The Procedure Followed When You Are Charged with a Crime
Being charged with a crime can make you panic now that you don’t know what will happen at the end. Understanding the process of criminal charges can help you to contain yourself when charged. Also it’s important to know some of the laws that will be applied in your law. If you want to know these procedures and also your rights when you are charged with crime continue reading this article.
You will start by being charged and booking. It’s not necessarily that you will be arrested that soon after being charged with a crime since it depends on the crime you have committed. The judge is the one to produce your arrest warrant so that the officers will start searching for you whether physically or manually. You need to get a copy of warrant from the court since the officers are likely not to have it so that you can have an idea of what are your criminal charges. From being arrested you will be directed to a jail or local police department so that your fingerprints and mugshot can be taken. A magistrate should try to reach you within 48 hours of being arrested so that he will give choose which options are right for you depending with the weight of your case either pay a bond or have a pending case. When the magistrate allows you to go home on bond then there is no way you will go home if you haven’t paid the bond. For those that are charged with complicates cases will have no bond hence they will not be able to go anywhere until their case hearing date.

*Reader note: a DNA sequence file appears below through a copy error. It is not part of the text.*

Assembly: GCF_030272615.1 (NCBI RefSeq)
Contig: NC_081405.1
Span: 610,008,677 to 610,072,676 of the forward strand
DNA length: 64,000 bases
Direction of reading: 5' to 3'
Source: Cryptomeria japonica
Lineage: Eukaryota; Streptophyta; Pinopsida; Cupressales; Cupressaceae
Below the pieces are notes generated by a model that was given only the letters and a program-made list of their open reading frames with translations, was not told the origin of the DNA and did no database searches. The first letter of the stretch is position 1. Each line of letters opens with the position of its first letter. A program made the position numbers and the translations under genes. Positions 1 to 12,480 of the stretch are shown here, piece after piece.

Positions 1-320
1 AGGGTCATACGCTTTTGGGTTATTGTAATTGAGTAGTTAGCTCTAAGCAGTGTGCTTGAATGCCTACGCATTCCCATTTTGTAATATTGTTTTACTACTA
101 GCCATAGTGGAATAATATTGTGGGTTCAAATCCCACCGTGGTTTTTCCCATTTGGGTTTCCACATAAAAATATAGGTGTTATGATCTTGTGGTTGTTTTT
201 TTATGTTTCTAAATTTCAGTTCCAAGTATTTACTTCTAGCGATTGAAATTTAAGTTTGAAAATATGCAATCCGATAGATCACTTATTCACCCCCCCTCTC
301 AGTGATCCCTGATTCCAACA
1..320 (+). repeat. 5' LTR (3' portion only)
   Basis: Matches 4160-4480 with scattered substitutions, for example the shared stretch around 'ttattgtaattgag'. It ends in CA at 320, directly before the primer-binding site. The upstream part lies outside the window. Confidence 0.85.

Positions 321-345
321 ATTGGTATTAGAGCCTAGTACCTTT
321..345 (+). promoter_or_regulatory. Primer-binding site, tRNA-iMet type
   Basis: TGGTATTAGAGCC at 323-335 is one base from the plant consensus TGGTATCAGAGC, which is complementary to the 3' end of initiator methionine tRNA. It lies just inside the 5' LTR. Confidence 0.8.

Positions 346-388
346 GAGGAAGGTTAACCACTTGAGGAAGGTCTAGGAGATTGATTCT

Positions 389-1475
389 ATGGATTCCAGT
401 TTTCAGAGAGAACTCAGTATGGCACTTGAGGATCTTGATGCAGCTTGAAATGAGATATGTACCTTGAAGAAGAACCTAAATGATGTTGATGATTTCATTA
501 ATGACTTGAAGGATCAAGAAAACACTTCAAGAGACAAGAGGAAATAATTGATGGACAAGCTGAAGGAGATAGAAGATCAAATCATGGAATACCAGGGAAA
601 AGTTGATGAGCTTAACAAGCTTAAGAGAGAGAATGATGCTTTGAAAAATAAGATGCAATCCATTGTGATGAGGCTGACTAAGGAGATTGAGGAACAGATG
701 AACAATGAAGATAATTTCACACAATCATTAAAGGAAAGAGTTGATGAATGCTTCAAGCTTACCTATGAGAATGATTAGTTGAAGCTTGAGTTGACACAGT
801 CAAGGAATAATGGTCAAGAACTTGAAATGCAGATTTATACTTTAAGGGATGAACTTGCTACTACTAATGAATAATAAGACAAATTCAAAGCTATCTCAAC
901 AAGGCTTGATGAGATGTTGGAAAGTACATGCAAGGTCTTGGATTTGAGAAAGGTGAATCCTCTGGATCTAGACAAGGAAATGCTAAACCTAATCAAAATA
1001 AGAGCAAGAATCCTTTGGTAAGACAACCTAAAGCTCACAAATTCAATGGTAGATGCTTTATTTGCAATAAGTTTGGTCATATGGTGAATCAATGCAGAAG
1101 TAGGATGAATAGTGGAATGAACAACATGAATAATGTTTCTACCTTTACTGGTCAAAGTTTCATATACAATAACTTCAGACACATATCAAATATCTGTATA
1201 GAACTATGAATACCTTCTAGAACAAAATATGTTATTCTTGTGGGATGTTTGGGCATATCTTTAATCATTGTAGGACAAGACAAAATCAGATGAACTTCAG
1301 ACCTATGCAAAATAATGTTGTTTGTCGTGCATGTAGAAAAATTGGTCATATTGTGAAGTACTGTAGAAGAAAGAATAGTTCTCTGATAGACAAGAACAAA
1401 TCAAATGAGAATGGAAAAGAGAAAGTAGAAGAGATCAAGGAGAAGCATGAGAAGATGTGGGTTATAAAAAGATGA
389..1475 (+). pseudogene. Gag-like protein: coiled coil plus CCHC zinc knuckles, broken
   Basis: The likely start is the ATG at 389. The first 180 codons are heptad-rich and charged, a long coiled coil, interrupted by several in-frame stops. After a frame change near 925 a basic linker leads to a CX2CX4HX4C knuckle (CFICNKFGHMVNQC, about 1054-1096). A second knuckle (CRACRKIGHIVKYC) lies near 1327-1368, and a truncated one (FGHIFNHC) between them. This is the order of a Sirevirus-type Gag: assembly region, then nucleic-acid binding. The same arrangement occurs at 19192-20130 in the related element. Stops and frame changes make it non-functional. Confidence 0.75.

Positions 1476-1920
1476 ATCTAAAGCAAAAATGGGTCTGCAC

The court hearings is the other step that you will go to when you are charged with a criminal offense. When your court hearing is mentioned you should expect the judge to read your charges and you should defend yourself. You will plead to be guilty, not guilty or no contest after the judge reads your criminal charges. However, it’s good to involve a criminal lawyer who will advise you and explain to you the possible steps that the judge will take for either of your responses. Also you should provide the court with enough evidence that has to be proved for you to be confirmed not guilty.
When you are proven guilty then you have the next stage which is sentencing. At this time the judge will check on your previous record to see if you have ever been arrested before. If you have no other records of criminal charges your sentence might be lighter.